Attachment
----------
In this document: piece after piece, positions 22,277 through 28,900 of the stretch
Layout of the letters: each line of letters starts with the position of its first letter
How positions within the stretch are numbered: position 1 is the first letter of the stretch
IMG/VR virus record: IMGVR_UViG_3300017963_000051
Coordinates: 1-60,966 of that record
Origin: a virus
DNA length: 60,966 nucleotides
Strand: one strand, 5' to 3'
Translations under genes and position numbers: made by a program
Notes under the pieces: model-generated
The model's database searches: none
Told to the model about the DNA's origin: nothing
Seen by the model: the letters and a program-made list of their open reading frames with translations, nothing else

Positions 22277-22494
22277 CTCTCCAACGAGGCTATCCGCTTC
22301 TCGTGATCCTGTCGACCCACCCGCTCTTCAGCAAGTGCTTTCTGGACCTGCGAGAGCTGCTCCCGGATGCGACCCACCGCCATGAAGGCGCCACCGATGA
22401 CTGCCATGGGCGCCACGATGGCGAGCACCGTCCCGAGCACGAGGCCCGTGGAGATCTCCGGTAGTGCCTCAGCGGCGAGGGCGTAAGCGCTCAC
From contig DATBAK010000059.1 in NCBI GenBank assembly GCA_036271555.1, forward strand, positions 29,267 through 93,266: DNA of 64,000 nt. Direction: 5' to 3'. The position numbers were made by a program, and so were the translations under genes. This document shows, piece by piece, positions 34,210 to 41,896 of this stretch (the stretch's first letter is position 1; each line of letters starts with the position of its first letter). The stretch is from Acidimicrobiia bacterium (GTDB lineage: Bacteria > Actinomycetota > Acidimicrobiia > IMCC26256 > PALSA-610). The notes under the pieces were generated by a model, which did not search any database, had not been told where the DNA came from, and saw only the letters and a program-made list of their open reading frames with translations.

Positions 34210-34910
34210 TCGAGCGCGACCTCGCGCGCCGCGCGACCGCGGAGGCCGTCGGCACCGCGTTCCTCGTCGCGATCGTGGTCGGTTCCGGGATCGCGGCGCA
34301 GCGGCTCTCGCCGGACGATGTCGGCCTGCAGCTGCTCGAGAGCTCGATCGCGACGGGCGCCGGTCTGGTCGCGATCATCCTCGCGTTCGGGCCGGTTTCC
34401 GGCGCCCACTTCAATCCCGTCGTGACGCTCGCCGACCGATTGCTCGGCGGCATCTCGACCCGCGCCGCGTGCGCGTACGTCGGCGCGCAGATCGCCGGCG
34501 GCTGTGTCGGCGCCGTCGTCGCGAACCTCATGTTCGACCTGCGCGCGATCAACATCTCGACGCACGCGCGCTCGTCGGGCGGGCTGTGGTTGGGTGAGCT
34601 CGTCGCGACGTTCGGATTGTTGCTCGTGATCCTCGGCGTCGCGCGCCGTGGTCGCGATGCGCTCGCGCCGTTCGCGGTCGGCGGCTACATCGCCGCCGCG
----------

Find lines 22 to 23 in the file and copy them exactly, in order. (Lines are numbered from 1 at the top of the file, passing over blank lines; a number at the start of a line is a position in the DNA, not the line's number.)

34401 GGCGCCCACTTCAATCCCGTCGTGACGCTCGCCGACCGATTGCTCGGCGGCATCTCGACCCGCGCCGCGTGCGCGTACGTCGGCGCGCAGATCGCCGGCG
34501 GCTGTGTCGGCGCCGTCGTCGCGAACCTCATGTTCGACCTGCGCGCGATCAACATCTCGACGCACGCGCGCTCGTCGGGCGGGCTGTGGTTGGGTGAGCT